The Golden Age of Zen
Zen Masters of the T'ang Dynasty
John C.H. Wu (Wu Ching-Hsiung)
Foreword by Kenneth Kraft
Original Introduction by Thomas Merton
This book gives a fascinating survey of the early years of Chinese Zen (Chan) Buddhism, staying focused on the movement of Buddhism to the land where the Tao and Confucianism flowered. Wu's survey, combined with interesting translations from these earliest Zen masters, reveals a time of spiritual vibrancy and powerful personalities that help explain the later developments of Zen with which western readers are more familiar.
The book itself starts with a very interesting and clear history of the development of Zen, tracing its roots in early Indian Buddhism through its contact with Chinese traditions such as Taoism and Confucianism, and up to the arrival of Bodhidharma in China, probably at the beginning of the sixth century. Unlike many studies which quickly move on to the establishment of Zen in Japan, Wu keeps us in China, focused on Bodhidharma and his immediate successors.
With translations from primary materials such as the only writing that has been attributed to Bodhidharma and other similar early works of Chinese Zen literature, we are given a detailed tour of those vibrant times and come to understand the personalities of the early saints of Zen.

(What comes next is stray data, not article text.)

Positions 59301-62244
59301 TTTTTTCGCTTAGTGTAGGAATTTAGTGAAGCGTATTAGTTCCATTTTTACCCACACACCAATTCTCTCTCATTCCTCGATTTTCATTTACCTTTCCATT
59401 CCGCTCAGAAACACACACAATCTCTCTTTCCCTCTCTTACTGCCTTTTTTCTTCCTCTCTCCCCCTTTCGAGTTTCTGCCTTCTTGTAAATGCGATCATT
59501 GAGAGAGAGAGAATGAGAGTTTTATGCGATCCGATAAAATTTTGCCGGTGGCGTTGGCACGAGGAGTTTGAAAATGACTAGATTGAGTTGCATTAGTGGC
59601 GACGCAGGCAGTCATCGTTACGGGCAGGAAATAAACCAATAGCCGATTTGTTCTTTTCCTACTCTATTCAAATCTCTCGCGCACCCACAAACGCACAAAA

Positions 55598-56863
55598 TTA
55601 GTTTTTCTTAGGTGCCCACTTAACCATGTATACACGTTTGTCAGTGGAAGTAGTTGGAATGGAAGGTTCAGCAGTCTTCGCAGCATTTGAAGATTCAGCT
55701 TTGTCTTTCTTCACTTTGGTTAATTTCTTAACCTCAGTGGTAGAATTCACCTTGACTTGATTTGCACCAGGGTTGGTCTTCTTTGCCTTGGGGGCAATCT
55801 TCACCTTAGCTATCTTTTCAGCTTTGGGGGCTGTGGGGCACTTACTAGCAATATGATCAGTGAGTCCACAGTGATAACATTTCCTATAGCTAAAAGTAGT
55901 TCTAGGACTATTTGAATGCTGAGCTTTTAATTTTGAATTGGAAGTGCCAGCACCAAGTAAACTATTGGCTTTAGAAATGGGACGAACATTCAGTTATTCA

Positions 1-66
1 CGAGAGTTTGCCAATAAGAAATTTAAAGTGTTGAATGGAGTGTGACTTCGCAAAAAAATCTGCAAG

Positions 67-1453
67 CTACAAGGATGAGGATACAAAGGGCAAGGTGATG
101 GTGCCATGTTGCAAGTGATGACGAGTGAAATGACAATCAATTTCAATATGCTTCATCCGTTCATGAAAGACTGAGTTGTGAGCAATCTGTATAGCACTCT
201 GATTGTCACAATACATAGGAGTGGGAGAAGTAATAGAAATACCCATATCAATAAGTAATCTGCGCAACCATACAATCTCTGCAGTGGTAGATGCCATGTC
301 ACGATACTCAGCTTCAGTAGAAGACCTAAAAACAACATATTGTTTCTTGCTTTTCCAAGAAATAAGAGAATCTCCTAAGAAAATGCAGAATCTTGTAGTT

The Golden Age of Zen contains a new foreword written by Kenneth Kraft as well as the original introduction written by Thomas Merton
Wu Ching-Hsiung, also known as John C. H. Wu, was an author, lawyer, juristic philosopher, educator, and prominent Catholic layman. He was president of the Special High Court at Shanghai, vice chairman of the Legislative Yuan's constitution drafting committee, founder of the T'ien Hsia Monthly, translator of the Psalms and the New Testament into Chinese, and served as Chinese minister to the Holy See (1947-48). Wu authored and translated numerous books and articles on many subjects including Religion, Philosophy and Law.